What is it?
A Luxating patella (aka patellar luxation) is when the kneecap (aka patella) pops out of place either medially (towards the inside of the leg) or laterally (towards the outside of the leg) The most common luxation is a bilateral luxation, which means that both knees are affected, but there are cases where there is a unilateral luxation (where only one knee is affected). Dogs as young as 8 weeks can be affected by this.
What causes Luxating Patella?
There can be several causes for the patella to luxate…
- shallow trochlea (the groove where the knee cap sits)…the kneecap does not have a deep enough grove to sit in and therefore luxates back and forth
- sometimes the ligaments and muscle holding the kneecap in place are either too tight or too loose and therefore pull the kneecap out of alignment
- trauma: trauma can sometimes cause a luxation in the patella. Anything that causes the patella to be forced out of alignment will contribute to the condition.
Luxating patella’s are grades based on severity. There are 4 grades…
Grade 1 Luxation: The patella can easily be popped out manually, but will return to the correct position by itself. Occasional carrying of the leg is seen, often described as skipping or hopping, which may be transient, often returning to normal by itself. Pain may be evident only when the kneecap is luxated. This can be treated with anti-inflammatory meds and rest. Usually therapy and certain exercises will be assigned to stop the luxation from getting worse. Dogs with grade 1 luxation can live a fairly normal and pain free life without the need for surgery.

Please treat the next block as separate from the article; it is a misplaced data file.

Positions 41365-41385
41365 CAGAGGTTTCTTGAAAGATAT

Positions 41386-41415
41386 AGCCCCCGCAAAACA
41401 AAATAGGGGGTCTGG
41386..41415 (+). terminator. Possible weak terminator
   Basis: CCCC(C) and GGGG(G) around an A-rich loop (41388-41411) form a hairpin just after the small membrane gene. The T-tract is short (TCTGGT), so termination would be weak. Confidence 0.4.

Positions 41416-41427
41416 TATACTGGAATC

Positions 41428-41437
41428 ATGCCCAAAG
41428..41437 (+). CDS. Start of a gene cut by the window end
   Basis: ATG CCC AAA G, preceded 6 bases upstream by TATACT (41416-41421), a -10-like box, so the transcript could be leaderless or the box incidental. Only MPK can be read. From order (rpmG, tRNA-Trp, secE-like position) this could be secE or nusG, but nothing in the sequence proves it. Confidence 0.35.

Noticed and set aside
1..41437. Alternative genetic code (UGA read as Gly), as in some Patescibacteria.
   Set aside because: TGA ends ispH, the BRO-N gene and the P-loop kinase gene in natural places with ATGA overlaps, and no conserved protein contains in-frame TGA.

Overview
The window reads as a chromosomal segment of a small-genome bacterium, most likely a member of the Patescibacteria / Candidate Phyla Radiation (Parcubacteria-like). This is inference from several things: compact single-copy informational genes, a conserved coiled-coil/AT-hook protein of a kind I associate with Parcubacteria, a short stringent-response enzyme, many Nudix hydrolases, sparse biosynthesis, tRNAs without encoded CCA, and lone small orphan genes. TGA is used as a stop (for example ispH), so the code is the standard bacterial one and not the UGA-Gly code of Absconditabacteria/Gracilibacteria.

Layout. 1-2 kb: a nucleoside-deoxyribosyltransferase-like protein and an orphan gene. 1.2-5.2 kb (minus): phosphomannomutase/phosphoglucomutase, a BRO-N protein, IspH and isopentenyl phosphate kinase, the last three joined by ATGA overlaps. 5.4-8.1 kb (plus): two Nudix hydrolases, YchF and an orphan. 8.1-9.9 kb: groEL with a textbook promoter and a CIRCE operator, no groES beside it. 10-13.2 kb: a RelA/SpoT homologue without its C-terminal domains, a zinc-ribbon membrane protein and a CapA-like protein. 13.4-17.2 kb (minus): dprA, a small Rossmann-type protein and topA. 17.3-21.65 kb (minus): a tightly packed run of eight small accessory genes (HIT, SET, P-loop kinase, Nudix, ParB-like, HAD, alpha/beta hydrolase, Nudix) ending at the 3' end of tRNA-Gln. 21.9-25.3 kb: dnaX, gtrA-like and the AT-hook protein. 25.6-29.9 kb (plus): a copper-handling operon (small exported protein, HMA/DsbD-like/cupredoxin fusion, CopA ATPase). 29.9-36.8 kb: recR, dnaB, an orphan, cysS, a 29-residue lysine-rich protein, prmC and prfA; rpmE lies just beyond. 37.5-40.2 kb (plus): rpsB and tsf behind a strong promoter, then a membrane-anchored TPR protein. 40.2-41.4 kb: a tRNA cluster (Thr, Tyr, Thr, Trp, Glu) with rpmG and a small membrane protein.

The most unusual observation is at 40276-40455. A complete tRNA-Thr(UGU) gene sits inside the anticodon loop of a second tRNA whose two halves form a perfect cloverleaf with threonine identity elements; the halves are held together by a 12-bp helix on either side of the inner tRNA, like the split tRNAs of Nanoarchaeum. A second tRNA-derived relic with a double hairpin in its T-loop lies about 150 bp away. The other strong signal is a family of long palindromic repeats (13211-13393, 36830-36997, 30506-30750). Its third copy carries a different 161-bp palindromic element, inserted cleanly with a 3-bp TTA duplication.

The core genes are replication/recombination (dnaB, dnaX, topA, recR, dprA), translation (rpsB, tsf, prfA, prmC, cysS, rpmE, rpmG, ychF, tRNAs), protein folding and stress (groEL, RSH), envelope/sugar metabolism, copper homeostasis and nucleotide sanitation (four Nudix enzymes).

Grade 2 Luxation: At this point the luxation occurs more frequently. Sometimes the patella wont be able to return to the correct position and this causes more pain and discomfort in the dog. At this point the patella needs to be manually returned into the correct position. Symptoms are generally the same as grade one; only more frequent and at times more sever. Same type of treatment can be used for grade 2 luxation, but the long-term effects of the patella grinding over the grove it sits in can cause more long-term issues such as arthritis. Because of this surgery is often recommended.
Grade 3 Luxation: The kneecap will stay luxated (dislocated) and will not return to its correct position on its own (a vet might be able to return it to normal position but it will easily luxate back). This can be very painful for the dog. The dog might still be able to bear weight through this leg, but the stance will not look normal and they might appear to be leaning or bow-legged. Most of the time the dog will shift its weight over to the less painful leg. You might see your dog stretch the effected leg back in order to try to pop the kneecap back in. Surgery is highly recommended, especially in younger dogs. If a dog has a grade 3 luxation and is allowed to grow with the problem other deformities can result.
Grade 4 Luxation: The patella is permanently dislocated and the dog is not able to bear any weight on the leg at all. Surgery is a must in this case because bone deformity in the femur and tibia/fibula can develop. (also very painful for the dog)
For grade 1 treatments are simple and usually just require rest, anti-inflammatories and simple exercises. A dog might need to go on supplements with glucosamine in it to aide in the healing of the joint. Often dogs are on the supplements for life.
For grade 2-4 surgery is often recommended, depending on the severity (with grade 3 and 4 needing surgery to fix). Often the surgery requires either the deepening of the groove that the patella sits in to keep it from sliding out or some of the ligaments and muscles must be cut to loosen the tension that is pulling the patella out of alignment. Rehab is highly recommended after such surgery and it will be suggested that the dog be on supplements for life. Dogs who get the surgery and do the rehab usually recover nicely although some dogs (mostly smaller breeds) will not want to use the leg again and the owner will have to be patient and work on weight bearing exercises and slow leash walks in order to encourage the dog to walk on it.